Only few days ago, I was quoting Om Puri from Kundan Shah’s Jaane Bhi Do Yaaron.
It all began with having a good laugh over the feisty little nephew’s treatment of a toy archery set and my recollection of the 1983 classic’s hilarious Mahabharata parodywherein, among many other antics, a sloshed Om Puri further disrupts an ongoing play fast turning it into full-blown mockery.
Puri’s Ahuja is as devilish as they come but he infuses his boorishness with such unembarrassed irreverence, it’s impossible to not enjoy it.
As I remember the same scene today, following the news of Om Puri’s demise, all I can do is sadly wonder, ‘Yeh sab kya ho raha hai?’ Only it’s not in the least bit comic.
How uncomfortable it is to witness such wonderful artists, ones I’ve grown up admiring, depart one after another.
Among the finest Indian actors, voices and smiles to grace the stage and screen, Om Puri’s uniqueness, always so fluid and natural, cannot be summed up in a few words.
One we probably took for granted, as we tend to with fine actors of modest star appeal and generous access — blissfully assuming they’ll always be around to dazzle and deliver.
What I liked most about the legend is he how never let the odds get to him. He refused to let his underprivileged background or conspicuous unconventionality kill his passion or dreams. Instead in an industry driven by superficiality, he compelled the audience to look past the surface and discover an intense presence and complex soul.
Even if the last few years were smeared in controversy over an ugly marital tiff and movie projects that belittled his genius, Puri’s overall contribution to his art is too significant to get diminished.
To list every single memorable performance from his vast body of work is impossible. But it’s safe to say these 15 instances below showcase his creativity at its most accomplished.
In a National-award winning turn, Puri slips into the skin of an anguished farmer struggling to retrieve his land in a manner that’s so credible, the upshot is disturbing and heartbreaking.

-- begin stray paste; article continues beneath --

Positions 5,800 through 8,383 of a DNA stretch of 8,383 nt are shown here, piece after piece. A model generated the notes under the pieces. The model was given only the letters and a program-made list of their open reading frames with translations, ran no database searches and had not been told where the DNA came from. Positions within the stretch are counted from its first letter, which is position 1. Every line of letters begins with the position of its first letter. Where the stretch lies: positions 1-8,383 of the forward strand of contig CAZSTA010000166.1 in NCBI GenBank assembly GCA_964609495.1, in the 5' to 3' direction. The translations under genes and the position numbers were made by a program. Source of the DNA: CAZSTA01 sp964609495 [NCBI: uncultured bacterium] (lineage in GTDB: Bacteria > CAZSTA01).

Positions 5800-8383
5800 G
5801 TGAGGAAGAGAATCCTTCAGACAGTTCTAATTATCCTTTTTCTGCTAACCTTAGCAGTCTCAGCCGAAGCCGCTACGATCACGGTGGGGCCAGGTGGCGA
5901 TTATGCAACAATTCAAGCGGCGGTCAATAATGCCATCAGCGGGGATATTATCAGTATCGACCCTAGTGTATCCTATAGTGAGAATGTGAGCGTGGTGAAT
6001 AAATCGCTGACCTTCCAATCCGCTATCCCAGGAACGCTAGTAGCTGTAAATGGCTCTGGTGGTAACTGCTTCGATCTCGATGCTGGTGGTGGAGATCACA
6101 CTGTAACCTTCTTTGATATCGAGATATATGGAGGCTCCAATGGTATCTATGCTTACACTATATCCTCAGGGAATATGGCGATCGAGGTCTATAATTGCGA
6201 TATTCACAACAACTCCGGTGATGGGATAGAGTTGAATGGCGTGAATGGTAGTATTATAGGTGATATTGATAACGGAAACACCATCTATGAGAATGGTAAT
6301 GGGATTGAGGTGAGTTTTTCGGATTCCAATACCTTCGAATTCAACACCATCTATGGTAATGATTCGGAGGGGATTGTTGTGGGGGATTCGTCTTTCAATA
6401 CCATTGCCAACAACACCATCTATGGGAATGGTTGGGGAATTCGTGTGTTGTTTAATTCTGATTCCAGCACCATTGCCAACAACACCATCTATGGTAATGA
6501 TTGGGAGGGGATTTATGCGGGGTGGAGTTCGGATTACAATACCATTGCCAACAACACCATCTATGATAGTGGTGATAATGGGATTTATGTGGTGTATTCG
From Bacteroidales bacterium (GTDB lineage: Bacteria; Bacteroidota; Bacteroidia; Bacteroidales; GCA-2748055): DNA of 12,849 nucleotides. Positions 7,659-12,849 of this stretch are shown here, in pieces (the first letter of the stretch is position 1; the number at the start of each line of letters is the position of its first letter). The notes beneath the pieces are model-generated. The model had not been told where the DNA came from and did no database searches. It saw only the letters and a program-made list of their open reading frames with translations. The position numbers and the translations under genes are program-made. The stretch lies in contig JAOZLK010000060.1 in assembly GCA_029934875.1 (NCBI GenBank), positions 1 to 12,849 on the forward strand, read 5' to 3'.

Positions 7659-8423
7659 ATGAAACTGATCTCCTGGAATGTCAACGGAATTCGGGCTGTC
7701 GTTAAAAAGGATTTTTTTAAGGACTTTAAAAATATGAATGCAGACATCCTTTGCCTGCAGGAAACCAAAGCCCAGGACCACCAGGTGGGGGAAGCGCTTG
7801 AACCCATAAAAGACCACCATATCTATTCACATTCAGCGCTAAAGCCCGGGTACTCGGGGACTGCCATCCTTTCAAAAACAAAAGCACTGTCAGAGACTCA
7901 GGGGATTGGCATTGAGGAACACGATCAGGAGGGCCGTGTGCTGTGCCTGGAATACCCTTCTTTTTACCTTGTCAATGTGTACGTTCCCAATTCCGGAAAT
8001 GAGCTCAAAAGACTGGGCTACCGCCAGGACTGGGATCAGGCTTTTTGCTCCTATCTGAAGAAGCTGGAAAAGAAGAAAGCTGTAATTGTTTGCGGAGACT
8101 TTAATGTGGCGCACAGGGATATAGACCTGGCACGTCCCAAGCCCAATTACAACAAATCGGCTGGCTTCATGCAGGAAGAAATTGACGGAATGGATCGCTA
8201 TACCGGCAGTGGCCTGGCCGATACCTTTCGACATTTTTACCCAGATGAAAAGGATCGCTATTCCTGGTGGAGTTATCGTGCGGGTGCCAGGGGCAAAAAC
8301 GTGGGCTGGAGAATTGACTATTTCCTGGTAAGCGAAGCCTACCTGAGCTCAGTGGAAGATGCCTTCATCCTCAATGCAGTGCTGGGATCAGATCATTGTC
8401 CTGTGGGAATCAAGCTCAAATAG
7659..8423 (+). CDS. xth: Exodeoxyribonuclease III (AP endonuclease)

Nothing makes a crushing statement like a soul-stirring cry after prolonged silence of a repressed, tortured soul and Puri conveys it most hauntingly in the Govind Nihalani-helmed milestone.
Anyone in need of a masterclass in realism and intensity ought to watch Om Puri’s brilliant portrayal of a fair, frustrated cop in Ardh Satya.
In Satyajit Ray’s made-for-TV adaptation of Munshi Premchand’s short story highlighting the evils of caste system, Puri is scarily convincing as the meek farmer adhering to the diktats of a hierarchal society till he’s met a forlorn conclusion.
Puri’s aptitude for ‘sutradhar’ roles and free flowing soliloquy is highlighted aplenty in Ketan Mehta’s quirky folk drama in Gujarati.
Jaane Bhi Do Yaaron
Kundan Shah’s entertaining satire hits another level of hilarity every time Puri’s drunk, business-minded builder shows up.
Some of the most nail-biting moments of Mirch Masala come about in Puri’s pitch-perfect histrionics as the sage, valiant guard of a local chili factory.
Just that image alone of Om Puri trying to put away a pig in Nihalani’s volatile and tense Tamas, depicting the horrors of Partition, deserves a place in movie history.
Bharat Ek Khoj
Apart from providing Shyam Benegal’s magnum opus for Doordarshan its rich, elegant narration, Puri is reliable as ever pitching in as the show’s recurring actor as Aurganzeb, Ashoka or Duryodhana.
City of Joy
Often representing the exploited, downtrodden section of the society, Puri renders a vulnerability and disquiet that never once feels manufactured as evident in his international stint headlined by Patrick Swayze, namely City of Joy.
Om Puri shows a complete grasp of the hopes and schemes of Mumbai inhabitants effortlessly alternating between the real and surreal workings of Sudhir Mishra’s fascinating offering.
Cellular ki kasam, there’s not one wrong note in Puri’s take of the sneaky, sycophantic and doltish manager in the Kamal Haasan vehicle.
East is East
A terrific Om Puri succeeds in humanizing the rather disagreeable Pakistani Muslim patriarch too rigid in his ways to understand the culture identity plaguing his mixed race kids.
In casting long-time friends and colleagues — Puri and Naseerudin Shah as the creepy, cackling cops, Pandit and Purohit — in his version of Shakespeare’s Macbeth, Vishal Bhardwaj pays a befitting tribute to their magnificent chemistry.
The Hundred-Foot Long Journey
Om Puri’s real-life love for cooking is delectably expressed as the desi cook in countryside France charming Helen Mirren and the audience in Lasse Hallstrom’s lighthearted drama.
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